ST. PETERSBURG -- The Rays jumped all over Eduardo Rodriguez and the Red Sox to snap an 11-game losing streak and hand rookie Blake Snell his first big league victory in a 13-7 win in Monday night's opener of a three-game series.While this type of outburst was exactly what the
ST. PETERSBURG -- The Rays jumped all over Eduardo Rodriguez and the Red Sox to snap an 11-game losing streak and hand rookie Blake Snell his first big league victory in a 13-7 win in Monday night's opener of a three-game series.
While this type of outburst was exactly what the Rays needed, another rough -- and short -- outing by a starting pitcher was the last thing the Red Sox were looking for.
"Good win. We needed a win," Rays manager Kevin Cash said. "I'm really happy for the guys, because I know they've been grinding through it. A lot of questions have to be answered when you're not playing well. I think they've handled it pretty admirably."
Tampa Bay leadoff man Logan Forsythe set the tone with three hits, including a homer. Nick Franklin, who was hitless on the season entering the game, went 3-for-5 with a homer and five RBIs. Logan Morrison, Desmond Jennings, Oswaldo Arcia and Taylor Motter added multihit games.
The Rays had scored 29 runs over their losing streak, but they broke out of that in a big way.
• Rays' offense clicks early, often
"I think we were just going out and having fun," said Franklin. "Anytime that we win and put up 13 runs with 18 hits, that's pretty special."
Rodriguez (1-3, 8.59 ERA) was rocked for 11 hits and nine runs over 2 2/3 innings and was optioned to Triple-A Pawtucket following the game. But Boston's troubles run much deeper than Rodriguez of late. In the first four games of this six-game road trip, Boston's starters have logged just 15 innings while giving up 37 hits and 27 earned runs.
"To continue to fall behind as much as we are of late, we're more talented than that," said Red Sox manager John Farrell. "We have the capability of executing pitches at a higher rate. We can't continue to expect our offense to climb out of holes as we've been. We've got to set the tone and lead the way from the mound more than we are."
• Farrell expresses frustration in team meeting
It was the sixth loss in the last eight games for the 41-35 Red Sox, who are 4 1/2 games back in the American League East for the first time this season.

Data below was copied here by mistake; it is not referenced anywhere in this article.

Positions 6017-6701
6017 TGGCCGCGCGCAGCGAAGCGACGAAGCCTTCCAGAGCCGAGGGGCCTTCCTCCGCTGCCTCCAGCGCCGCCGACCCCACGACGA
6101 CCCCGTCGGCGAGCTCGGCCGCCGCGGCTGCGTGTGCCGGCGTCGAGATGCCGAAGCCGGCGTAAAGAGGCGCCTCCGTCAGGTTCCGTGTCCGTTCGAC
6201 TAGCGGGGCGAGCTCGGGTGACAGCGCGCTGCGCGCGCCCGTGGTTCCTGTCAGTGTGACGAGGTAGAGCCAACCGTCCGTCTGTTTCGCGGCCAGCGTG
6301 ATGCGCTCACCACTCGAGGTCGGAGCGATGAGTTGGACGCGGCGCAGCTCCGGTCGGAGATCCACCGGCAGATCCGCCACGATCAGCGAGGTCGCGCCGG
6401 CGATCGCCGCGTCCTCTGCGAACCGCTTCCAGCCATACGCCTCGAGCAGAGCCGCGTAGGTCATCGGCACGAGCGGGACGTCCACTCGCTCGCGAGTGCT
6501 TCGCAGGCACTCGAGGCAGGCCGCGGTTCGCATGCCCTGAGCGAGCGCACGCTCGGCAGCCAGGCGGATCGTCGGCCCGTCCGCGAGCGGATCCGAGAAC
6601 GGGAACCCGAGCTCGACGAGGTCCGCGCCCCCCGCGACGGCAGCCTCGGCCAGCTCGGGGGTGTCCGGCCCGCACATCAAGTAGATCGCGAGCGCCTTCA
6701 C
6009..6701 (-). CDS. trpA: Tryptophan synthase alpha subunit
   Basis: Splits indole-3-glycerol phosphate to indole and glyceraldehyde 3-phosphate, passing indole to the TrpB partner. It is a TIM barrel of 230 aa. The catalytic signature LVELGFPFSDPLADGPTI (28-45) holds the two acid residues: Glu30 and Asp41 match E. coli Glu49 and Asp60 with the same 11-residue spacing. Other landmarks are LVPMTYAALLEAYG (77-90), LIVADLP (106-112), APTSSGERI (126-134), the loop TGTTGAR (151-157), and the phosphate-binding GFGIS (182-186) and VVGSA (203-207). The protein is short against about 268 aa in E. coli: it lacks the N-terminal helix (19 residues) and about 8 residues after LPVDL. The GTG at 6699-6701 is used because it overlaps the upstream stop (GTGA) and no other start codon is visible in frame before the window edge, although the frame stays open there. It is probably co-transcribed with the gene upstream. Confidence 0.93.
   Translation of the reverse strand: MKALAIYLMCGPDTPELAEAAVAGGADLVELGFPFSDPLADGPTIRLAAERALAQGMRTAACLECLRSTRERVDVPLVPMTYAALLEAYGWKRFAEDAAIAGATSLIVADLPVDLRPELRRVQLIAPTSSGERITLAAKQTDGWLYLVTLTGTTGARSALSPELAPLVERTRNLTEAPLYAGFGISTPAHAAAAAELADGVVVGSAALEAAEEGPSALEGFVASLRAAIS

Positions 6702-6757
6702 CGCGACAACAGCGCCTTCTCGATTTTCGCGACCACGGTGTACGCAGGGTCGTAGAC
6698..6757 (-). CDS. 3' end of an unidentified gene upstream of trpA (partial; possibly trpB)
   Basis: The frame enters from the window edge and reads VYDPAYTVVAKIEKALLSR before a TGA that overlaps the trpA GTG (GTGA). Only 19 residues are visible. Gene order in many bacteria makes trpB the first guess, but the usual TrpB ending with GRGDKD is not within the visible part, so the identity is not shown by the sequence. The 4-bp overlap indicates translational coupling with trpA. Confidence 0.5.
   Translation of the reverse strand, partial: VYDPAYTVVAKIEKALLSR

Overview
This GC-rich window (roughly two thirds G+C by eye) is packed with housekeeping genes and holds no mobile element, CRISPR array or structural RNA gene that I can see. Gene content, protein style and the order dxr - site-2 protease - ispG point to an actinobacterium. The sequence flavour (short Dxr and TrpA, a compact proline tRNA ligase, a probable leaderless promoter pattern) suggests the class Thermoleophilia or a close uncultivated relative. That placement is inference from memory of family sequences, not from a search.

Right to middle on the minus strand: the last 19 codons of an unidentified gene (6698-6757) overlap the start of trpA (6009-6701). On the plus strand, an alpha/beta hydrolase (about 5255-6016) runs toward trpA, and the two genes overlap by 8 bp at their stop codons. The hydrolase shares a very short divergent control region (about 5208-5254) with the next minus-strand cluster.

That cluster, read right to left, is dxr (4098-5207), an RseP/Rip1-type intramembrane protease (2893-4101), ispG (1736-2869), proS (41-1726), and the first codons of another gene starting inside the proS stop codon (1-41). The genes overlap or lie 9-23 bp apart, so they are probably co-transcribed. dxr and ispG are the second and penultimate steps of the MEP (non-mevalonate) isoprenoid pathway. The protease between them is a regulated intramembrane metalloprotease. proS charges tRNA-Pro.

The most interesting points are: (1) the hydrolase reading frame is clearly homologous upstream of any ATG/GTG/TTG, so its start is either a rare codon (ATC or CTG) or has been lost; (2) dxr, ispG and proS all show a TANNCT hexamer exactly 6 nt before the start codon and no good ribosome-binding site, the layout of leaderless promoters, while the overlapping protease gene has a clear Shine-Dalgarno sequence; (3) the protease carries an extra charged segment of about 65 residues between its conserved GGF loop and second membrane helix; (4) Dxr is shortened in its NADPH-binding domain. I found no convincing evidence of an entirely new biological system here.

MOMENTS THAT MATTERED
Snell's pace: With a pitch count north of 80 in the fifth inning and the bases loaded for the Red Sox, Snell escaped his biggest jam of the night to preserve a six-run lead. He had just walked David Ortiz to bring in a run and make it 9-3, but Snell got Hanley Ramirez looking to end the inning.
"The whole game plan was to be aggressive, so I knew that I needed to get ahead to put him away, and I threw a curveball and got him," said Snell.
E-Rod rocked: Though the Red Sox don't have all that many internal options, the club had little choice but to send their talented lefty down after the game. For the fourth time in six starts, the lefty was subpar. In this one, he wasn't even competitive. While recording only eight outs, Rodriguez achieved career worsts in hits allowed and earned runs.
"We needed to get some innings tonight," said Farrell. "Felt like he was back to a place after his start five days ago that would carry him through. They bunched a number of hits together. They squared up a number of baseballs, a number of pitches tonight. It was disappointing."
Newfound stardom: Motter, Franklin and Oswaldo Arcia combined for nine hits and seven RBIs. Five different players in the Rays' lineup had three hits and Tampa Bay totaled 18 for the night.
"Fortunately our offense really came out alive tonight in the first, and in the third," Cash said. "Just a great offensive night for the entire club."
Brentz stays hot: A day after ripping his first Major League homer, Bryce Brentz had another strong night for the Red Sox, going 3-for-4 with two doubles and two RBIs. Getting a chance to play regularly at a time three other Boston left fielders are on the disabled list, Brentz is hitting .467 (7-for-15) since his callup.
"I think guys are playing hard. [Heck], our shortstop ran a 3.9 down the line in the ninth inning down seven runs and then went first to third. So, yeah, that was pretty cool." -- Dustin Pedroia saying that effort isn't the issue for the slumping Red Sox
SOUND SMART WITH YOUR FRIENDS
The first inning continues to be a huge problem for the Red Sox. The rotation has a 6.28 ERA in the first inning this season. Over its last 15 games, Boston has been outscored, 22-0 in the first
Red Sox: Sinkerballer Rick Porcello will be entrusted with trying to end the recent run of bad starts by the Red Sox when he takes the mound vs. the Rays on Tuesday. Porcello gave up eight hits and four runs over 5 1/3 innings of a no-decision in his last start. First pitch is 7:10 p.m. ET.
Rays:Chris Archer (4-10, 4.70 ERA) will try to help the Rays win consecutive games for the first time in nearly two weeks when he takes on the Red Sox at Tropicana Field on Tuesday. Archer is the only pitcher in baseball with 10 losses and has an ERA over 10 in the first inning of games this season.
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Ian Browne has covered the Red Sox for MLB.com since 2002. Follow him on Twitter @IanMBrowne and Facebook.
Sam Blum is a reporter for MLB.com based in St. Petersburg.